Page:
Are you to give up the fight and let this vast body of our wealth go to ruin? I do not believe it. - Richard Parks Bland
Is there room in my life for average games anymore? This was the recurring question as I played through Medal of Honor: Airborne for the Xbox 360. There's nothing particularly wrong with the game, it does everything we've come to expect from an FPS set in World War 2. The new addition of leaping out of a plane and landing nearly anywhere on the map was a good move, greatly reducing the boredom and frustration found running the linear track in the last games. What it doesn't do is pull the game up past the dubious title of "solid rental" with limited reasons to buy. I can't imagine anyone flocking to the online modes over games like Halo 3 or Call of Duty 4 this Fall.
Now that you can parachute to so many areas of the map, MoH: Airborne takes on an open mission structure that lets you pick and choose how you go about your objectives. I appreciated feeling like I had more control over my own destiny, even when that amounted to little more than choosing the left or right path toward my goal. The illusion of choice is also helped along by firefights that flare up between your fellow soldiers and enemy units as you progress towards your goals. It's readily apparent that allies are spawning into areas as I enter them, but I never actually saw them pop in so it didn't take much suspension of disbelief to imagine this would all be happening without my being there.
At the end of the day though, it is all an illusion. Your approach to the Anti-Aircraft gun you need to blow up will funnel down to a linear path before you get there, throwing the open-ended concept out the window. I would have liked to see my options pushed beyond route choices and the occasional sniper perch. The problem is that truly open maps don't lend themselves to scripted battles and events. MoH: Airborne needs the scripting because the enemies themselves won't do much more than run for cover, throw grenades or charge you. More emergent, intelligent maneuvers like flanking and distraction would have gone a long way toward making the otherwise average gameplay stand out.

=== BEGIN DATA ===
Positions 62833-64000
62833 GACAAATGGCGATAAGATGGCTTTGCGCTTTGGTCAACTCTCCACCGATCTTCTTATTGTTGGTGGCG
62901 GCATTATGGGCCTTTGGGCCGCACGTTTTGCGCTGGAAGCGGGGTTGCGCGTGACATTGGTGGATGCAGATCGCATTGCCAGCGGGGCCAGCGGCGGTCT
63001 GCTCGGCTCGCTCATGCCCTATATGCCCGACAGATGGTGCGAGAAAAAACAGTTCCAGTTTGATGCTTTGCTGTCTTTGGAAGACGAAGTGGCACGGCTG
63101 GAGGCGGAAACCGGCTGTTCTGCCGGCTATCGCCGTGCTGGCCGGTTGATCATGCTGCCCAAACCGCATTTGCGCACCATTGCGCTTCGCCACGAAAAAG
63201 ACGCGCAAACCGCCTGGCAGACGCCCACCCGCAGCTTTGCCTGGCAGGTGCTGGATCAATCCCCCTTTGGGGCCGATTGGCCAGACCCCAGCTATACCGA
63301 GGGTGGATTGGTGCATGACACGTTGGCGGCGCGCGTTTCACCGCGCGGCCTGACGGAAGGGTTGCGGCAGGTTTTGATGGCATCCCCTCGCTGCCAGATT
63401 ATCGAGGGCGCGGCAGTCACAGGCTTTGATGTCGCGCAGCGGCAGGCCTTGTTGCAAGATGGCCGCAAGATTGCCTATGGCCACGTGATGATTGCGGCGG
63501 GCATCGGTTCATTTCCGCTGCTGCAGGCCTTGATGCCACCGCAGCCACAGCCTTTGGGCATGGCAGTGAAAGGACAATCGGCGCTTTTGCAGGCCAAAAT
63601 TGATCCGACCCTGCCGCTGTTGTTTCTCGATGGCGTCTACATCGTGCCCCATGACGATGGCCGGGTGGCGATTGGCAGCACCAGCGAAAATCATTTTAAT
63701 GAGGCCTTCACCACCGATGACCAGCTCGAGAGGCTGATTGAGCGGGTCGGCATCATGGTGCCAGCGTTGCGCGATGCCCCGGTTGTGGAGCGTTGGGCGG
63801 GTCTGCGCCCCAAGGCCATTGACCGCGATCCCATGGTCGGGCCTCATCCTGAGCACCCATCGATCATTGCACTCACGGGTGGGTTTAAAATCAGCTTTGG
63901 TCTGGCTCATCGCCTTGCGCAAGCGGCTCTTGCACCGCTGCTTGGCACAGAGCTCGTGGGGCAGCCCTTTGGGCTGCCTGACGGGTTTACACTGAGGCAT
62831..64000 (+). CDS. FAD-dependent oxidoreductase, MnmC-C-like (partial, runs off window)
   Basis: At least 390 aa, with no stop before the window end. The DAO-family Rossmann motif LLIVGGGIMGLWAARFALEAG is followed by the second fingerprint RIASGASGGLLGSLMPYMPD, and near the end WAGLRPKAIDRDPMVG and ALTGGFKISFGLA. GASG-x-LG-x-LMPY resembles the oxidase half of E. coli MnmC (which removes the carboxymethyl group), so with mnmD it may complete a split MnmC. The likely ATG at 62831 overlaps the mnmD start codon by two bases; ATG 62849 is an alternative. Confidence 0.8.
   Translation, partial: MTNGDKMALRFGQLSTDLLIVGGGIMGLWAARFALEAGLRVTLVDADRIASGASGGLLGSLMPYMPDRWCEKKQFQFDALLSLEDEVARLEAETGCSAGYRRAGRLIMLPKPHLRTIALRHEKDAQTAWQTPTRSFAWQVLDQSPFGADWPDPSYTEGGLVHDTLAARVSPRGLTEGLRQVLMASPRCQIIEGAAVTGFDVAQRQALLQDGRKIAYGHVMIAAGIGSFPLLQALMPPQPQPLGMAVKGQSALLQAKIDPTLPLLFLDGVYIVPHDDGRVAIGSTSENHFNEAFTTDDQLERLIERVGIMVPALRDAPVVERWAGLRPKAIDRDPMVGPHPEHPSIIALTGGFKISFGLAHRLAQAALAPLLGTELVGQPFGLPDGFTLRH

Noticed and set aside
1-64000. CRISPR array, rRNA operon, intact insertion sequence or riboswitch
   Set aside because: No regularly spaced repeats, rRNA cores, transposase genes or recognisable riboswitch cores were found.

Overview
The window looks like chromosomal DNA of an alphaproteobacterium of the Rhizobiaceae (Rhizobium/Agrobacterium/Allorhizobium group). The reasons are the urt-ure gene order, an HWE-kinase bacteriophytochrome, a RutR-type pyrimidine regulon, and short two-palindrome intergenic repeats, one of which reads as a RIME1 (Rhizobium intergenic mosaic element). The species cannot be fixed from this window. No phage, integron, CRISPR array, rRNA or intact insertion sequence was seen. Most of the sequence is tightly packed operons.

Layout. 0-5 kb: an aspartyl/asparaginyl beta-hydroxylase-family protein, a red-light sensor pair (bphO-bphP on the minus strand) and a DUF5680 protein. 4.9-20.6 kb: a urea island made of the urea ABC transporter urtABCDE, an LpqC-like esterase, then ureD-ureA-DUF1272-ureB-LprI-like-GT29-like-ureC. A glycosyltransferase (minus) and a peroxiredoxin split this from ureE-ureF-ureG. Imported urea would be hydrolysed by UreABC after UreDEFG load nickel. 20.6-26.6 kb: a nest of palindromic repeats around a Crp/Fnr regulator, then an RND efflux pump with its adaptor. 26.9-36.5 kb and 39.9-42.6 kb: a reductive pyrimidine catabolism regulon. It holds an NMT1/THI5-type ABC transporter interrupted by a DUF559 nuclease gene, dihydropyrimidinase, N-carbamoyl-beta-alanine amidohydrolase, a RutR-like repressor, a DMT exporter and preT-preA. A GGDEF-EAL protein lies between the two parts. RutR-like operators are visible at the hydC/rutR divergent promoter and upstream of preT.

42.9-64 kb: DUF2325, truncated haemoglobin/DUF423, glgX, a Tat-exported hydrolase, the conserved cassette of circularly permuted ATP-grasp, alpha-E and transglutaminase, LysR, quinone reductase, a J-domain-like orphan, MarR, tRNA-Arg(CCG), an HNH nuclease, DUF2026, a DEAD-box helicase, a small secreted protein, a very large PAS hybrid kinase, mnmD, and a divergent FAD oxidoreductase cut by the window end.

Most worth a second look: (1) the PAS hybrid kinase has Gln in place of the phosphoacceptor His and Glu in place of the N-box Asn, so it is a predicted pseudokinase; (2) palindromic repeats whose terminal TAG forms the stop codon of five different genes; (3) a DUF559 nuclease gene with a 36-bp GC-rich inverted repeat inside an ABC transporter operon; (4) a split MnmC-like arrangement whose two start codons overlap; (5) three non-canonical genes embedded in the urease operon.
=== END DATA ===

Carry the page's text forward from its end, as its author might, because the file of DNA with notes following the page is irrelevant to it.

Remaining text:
The damage model clashes with the realistic feel of the graphics and sounds. Head shots are the only sure kill, everything else requires multiple rounds before an enemy will go down. Three bullets to the chest should do more than illicit a German curse as the enemy ducks back behind some sandbags. Sometimes when the enemy is running, possibly as part of a scripted sequence, bullets won't even hurt him. It doesn't happen too often, but when it does it drags you right out of the experience.
Although it's not realistic, I do like getting weapon upgrades for individual guns as I use them. You "level up" weapon types by using them often, giving you bonuses like better aiming zoom or more ammo per clip. You can see an outline of your gun on the main screen slowly fill up with blue experience as you mow down enemies. Once it hits the top the on-screen action slows down and gives you a little time to aim a few quick shots while your new upgrade flashes on the screen. It's a satisfying reward for sticking with a particular gun and gives you some sense of accomplishment outside of just completing missions.
I know I'm supposed to complain about games being short, but after six missions and about eight hours I feel like I've reached my WW2 shooting quota for the year. It's all very competent, but there's not much here we haven't seen before.
Is there still room in my life for average games? Maybe during the slow summer months, but not this Fall.